California-based Thresher Industries has signed a "memorandum of understanding" with a newly formed consortium of South Korean companies, which will be the basis of a joint-venture contract to establish a manufacturing plant at Busan, South Korea. The plan was previewed in a statement earlier this month, in which Thresher predicted a new production plant in Japan or South Korea.
Robin Carden, Thresher's v.p. of Business Development, stated, "We have seen a very real demand for our materials and technologies in the Asian Pacific Rim and believe a joint venture and manufacturing presence will allow tremendous revenue growth and the ability to meet corporate objectives in the Pacific Rim."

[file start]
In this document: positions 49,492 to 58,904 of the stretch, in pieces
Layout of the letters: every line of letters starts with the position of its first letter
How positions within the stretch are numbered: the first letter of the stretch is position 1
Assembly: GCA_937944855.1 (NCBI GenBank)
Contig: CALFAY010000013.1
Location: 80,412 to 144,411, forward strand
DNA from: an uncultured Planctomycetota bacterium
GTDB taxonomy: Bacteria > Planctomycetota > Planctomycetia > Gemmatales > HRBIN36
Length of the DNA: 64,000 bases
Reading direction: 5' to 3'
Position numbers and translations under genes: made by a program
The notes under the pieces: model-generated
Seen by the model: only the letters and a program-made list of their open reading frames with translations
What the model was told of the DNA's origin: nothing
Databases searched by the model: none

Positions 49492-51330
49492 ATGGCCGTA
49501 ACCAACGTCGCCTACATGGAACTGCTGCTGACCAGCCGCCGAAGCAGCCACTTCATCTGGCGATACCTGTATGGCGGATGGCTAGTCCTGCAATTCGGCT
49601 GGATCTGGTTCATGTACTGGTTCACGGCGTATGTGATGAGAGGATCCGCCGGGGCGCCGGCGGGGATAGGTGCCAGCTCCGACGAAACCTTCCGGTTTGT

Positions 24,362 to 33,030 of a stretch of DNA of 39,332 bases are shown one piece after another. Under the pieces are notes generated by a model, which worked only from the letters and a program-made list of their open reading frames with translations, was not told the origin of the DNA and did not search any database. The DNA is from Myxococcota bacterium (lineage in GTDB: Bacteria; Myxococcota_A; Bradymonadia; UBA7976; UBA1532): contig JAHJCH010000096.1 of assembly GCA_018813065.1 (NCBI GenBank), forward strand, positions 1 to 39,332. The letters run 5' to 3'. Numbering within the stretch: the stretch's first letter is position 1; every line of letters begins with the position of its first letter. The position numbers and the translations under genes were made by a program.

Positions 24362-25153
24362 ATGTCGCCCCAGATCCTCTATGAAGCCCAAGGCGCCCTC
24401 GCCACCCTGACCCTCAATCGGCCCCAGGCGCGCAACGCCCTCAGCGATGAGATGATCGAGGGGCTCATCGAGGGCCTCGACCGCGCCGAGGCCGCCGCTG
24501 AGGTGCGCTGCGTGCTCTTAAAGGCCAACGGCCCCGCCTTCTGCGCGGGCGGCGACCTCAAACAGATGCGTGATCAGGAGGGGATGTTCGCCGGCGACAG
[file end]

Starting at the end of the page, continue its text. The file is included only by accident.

Thresher produces cast components in aluminum as well as reinforced metal-matrix composite aluminum alloys. Its ThermaLite and TerraLite alloys reportedly offer advantages over conventional aluminum alloys, including better wear-resistance, thermal properties, and increased strength. Thresher also markets proprietary casting technologies, including the Nautilus core technology, a bio-degradable, recyclable process that uses neither sand nor binders.
The plant in Busan will target customers for Thresher's Talbor material, for use in the nuclear industry as well as for high-strength composites in the South Korean auto industry."
The other companies in the consortium are unnamed, but Thresher indicated that they have expertise in the nuclear industry and knowledge of advanced materials.
Thresher Industries president Tom Flessner stated: "We have seen great rebirth in the nuclear industry around the world. Our proprietary technology puts Thresher at the forefront of growing global demand enabling Thresher's customers to implement safer and more effective spent fuel-storage strategies."